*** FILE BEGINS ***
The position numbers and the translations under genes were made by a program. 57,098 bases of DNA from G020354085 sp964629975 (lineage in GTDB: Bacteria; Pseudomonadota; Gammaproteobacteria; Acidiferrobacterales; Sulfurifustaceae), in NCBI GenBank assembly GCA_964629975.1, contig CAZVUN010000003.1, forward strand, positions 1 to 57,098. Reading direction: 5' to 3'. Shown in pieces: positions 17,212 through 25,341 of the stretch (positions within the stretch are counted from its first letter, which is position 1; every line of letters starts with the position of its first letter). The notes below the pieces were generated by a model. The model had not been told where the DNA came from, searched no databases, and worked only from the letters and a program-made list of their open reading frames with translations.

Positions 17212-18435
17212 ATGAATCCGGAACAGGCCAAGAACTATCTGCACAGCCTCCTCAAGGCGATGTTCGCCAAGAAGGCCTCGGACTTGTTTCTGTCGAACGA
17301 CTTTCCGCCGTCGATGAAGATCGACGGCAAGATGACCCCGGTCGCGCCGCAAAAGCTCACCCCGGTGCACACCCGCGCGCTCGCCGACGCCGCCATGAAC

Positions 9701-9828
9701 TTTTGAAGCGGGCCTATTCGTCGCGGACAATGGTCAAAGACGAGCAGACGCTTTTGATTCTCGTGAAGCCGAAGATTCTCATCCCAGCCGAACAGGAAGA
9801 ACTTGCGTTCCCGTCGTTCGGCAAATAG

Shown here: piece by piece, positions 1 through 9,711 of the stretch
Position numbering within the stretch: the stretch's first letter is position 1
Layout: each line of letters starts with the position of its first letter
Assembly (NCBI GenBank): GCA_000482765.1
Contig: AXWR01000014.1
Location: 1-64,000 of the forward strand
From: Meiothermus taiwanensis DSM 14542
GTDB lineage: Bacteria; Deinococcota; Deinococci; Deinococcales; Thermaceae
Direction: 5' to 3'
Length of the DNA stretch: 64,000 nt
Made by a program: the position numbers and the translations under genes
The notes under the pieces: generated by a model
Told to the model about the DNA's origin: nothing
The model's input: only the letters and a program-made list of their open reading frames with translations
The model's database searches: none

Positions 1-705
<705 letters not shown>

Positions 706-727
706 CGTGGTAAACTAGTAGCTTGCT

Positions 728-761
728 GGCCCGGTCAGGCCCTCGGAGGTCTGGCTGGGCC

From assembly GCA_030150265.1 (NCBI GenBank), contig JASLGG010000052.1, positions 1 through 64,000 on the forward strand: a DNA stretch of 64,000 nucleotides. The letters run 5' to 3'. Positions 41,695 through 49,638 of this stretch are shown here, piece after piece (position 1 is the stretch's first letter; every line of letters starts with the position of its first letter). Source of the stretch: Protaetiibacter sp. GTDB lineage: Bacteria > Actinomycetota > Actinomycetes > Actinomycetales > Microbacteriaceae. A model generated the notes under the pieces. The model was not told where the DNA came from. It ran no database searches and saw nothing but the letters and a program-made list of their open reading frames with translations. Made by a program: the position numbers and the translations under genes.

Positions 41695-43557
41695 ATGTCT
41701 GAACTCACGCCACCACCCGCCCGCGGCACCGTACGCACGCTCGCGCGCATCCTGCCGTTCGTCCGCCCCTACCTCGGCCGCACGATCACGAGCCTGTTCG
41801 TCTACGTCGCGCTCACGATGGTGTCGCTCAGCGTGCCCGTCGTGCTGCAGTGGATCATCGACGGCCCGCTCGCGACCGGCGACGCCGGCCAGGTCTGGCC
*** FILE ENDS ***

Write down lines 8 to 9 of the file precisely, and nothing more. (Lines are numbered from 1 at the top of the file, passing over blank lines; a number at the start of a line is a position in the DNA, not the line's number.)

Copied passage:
Shown here: piece by piece, positions 1 through 9,711 of the stretch
Position numbering within the stretch: the stretch's first letter is position 1